So he helped Mr Kienzle's labourers to build the airfield at Ebei which was his private airfield and after the war, the airstrip here at Kokoda was built, it was after the war, not during the war, but during the war the Ebei airfield was used. After, because of his ability, he was employed by the patrol officer at the time. He was very useful, he was involved in census, he would go up as far as Myola taking stock of all the ammunitions that were left, whatever needed to be transported back to base,
he made sure that he assisted the Australian officers by taking census of whatever ammunitions that were left and even the people that were wounded, the locals, the indigenous, the native carriers, those were wounded, those who, he made sure he recorded them. He also mentioned that it was this was, soon after the war, so he helped to – there was a stage where, he didn't tell me this but he told it to my brother, he only told my brother some of the stories where our dad's need to tell us, he would tell us, certain stories that they need to tell the boys only, so in this instance he told my brother that there were wounded soldiers which he was asked to shoot, and he he couldn't, the locals, the natives, and he said I can't do that, he would take away from the officers and then talk to them and try to get them to escape.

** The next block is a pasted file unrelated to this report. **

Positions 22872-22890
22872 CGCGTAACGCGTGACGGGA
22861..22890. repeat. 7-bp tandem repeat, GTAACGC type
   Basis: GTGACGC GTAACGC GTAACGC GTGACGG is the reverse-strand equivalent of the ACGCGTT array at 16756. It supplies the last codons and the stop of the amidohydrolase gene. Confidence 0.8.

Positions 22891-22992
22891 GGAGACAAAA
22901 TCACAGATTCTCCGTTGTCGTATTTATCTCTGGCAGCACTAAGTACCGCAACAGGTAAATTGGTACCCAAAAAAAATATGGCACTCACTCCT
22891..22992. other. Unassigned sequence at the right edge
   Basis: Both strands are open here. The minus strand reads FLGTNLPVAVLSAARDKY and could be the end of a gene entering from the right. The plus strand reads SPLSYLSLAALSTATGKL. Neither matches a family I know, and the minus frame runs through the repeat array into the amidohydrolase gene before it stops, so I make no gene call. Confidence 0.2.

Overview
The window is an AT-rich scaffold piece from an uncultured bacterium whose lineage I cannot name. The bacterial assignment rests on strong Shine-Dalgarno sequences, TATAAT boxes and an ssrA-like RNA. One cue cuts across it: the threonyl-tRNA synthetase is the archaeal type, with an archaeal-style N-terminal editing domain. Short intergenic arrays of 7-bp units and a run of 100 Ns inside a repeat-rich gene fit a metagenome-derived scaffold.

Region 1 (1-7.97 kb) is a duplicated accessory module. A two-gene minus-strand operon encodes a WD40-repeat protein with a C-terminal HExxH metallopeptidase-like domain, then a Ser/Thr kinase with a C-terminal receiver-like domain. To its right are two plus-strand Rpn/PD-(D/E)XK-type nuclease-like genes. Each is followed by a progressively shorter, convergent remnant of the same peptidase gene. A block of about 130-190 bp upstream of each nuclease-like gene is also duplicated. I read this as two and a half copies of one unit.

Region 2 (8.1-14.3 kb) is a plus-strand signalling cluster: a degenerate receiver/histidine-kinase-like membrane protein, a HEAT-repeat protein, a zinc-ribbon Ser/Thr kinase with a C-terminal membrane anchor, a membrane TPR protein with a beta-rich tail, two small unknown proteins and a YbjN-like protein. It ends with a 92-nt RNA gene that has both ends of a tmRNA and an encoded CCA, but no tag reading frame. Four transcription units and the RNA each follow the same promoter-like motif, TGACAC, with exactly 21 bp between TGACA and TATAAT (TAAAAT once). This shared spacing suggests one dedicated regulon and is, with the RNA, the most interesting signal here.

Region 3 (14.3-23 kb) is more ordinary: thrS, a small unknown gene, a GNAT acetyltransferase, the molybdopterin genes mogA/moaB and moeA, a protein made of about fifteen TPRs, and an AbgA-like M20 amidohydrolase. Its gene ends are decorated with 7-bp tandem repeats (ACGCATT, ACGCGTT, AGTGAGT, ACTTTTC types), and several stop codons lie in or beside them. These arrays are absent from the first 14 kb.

He didn't want to be responsible for getting rid of the wounded local carriers, so that was one of the stories he told my brother who had told me. Also he helped, he also got up with the patrol officer, and went up as far as Salamaua, Finschhafen, just doing what he could do, taking notes, taking like almost census and collecting back to where the headquarters were, the leftover ammunitions and guns and all that stuff that needed to be noted. My dad actually was involved in helping to reconstruct, bringing the people back to rehabilitation and bring the people back to their communities and also taking responsibility over the rations that were dropped off after the war.
My grandfather actually had a really big warehouse where all the rations were kept, whatever food that was unloaded by air, they couldn't land, so they were just dropping the food all around this place and they would carry them and he would make sure, because my grandfather was also a village corporal or something, so he made sure that all the rations were taken back to the food store, so from the food store it would be distributed out to the people. And that was my dad's involvement. After, soon after the war, but after the war, because of his ability he also became the laundry boy to the patrol officer and he had a big contribution towards that, this is just a part of the war story that we are collecting, so I'm just putting that down, thank you.
[INTERVIEWER]:
Was your father alone in this exercise or were there other young men involved in assisting him doing the kind of work that he did? Did he tell you any stories relating to this?